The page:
THE ISSUE: The Unsung Founders Memorial in McCorkle Place recognizes the enslaved people who built UNC. Over the years, people eating or changing their child’s diaper on the statue have attracted controversy. These viewpoints debate what the memorial’s purpose should be. You can read the other viewpoint here.
Let’s keep the Unsung Founders Memorial just the way it is. It feels weird calling the memorial by its formal name. That’s because, until recently, I knew the tabular sculpture as “The Table of Oppression.” Some friends and I began calling it that our first year at UNC. I can’t remember where the phrase came from exactly, but I do know this: My informal title for a sculpture honoring many who endured racism and slavery during UNC’s more than 200-year history was a joke. It was a pretty puny revolt against political correctness and pretty callous given my experiences of privilege.
“Table of Oppression” was also a nickname. Like many nicknames, it was an expression of affection. This affection developed as the sculpture served variously as a slippery stage for dancing during a snowy evening, a solitary spot for thinking sad thoughts after morning lectures and a resting point after drunken nights. It functioned as a place to pine, frolic and laugh, and I grew to love it for that.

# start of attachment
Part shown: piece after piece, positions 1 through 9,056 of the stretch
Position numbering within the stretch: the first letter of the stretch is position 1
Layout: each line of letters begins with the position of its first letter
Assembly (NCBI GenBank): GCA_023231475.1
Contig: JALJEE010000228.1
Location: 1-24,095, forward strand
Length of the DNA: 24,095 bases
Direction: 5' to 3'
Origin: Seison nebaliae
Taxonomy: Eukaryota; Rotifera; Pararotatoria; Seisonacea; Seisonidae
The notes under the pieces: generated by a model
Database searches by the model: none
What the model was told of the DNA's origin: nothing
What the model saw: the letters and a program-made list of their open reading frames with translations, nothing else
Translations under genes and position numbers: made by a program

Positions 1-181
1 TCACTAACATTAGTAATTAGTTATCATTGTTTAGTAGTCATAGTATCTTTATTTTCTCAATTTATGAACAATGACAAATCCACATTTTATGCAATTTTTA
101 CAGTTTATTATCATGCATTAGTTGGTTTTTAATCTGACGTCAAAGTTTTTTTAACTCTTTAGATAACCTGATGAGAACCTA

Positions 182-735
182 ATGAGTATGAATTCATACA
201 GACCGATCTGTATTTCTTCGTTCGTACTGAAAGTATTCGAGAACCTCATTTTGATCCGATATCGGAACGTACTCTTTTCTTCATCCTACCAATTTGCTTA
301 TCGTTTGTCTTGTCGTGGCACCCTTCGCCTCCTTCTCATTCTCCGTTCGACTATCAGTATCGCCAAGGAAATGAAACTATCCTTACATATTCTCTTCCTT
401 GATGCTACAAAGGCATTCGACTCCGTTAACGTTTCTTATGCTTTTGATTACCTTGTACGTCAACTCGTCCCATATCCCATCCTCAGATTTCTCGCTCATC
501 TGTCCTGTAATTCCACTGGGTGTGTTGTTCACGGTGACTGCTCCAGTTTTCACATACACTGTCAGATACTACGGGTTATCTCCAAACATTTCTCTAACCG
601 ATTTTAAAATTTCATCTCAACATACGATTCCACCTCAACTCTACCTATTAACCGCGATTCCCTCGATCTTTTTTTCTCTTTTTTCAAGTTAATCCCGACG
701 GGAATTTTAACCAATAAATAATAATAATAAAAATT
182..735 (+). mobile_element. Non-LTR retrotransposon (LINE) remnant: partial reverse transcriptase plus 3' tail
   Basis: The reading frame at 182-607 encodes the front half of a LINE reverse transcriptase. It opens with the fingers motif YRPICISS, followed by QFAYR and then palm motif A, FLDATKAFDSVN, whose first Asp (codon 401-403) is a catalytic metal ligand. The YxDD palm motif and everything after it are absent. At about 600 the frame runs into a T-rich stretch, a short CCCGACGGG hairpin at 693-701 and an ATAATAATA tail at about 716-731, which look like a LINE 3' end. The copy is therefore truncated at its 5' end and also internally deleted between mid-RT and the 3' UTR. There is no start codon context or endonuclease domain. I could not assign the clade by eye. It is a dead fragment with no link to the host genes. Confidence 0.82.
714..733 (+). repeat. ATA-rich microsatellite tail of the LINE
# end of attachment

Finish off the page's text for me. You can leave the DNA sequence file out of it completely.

“Serve.” “Function.” Those words grate given the context, don’t they? Isn’t it ironic and troubling that students who lack experience with racial injustice should show little respect to a memorial commemorating those who bore — in many cases — the heavy burden of it? I think so. But marking it with a sign requesting contemplative silence will reduce much of its persuasive efficacy.
People with personal attachments to the sculpture may be more likely to weigh arguments and facts about the historical and contemporary realities of racism. I think that’s the magic of the Unsung Founders Memorial: It elicits love as well as thought in a powerful spell of persuasion. What does Silent Sam have on that?
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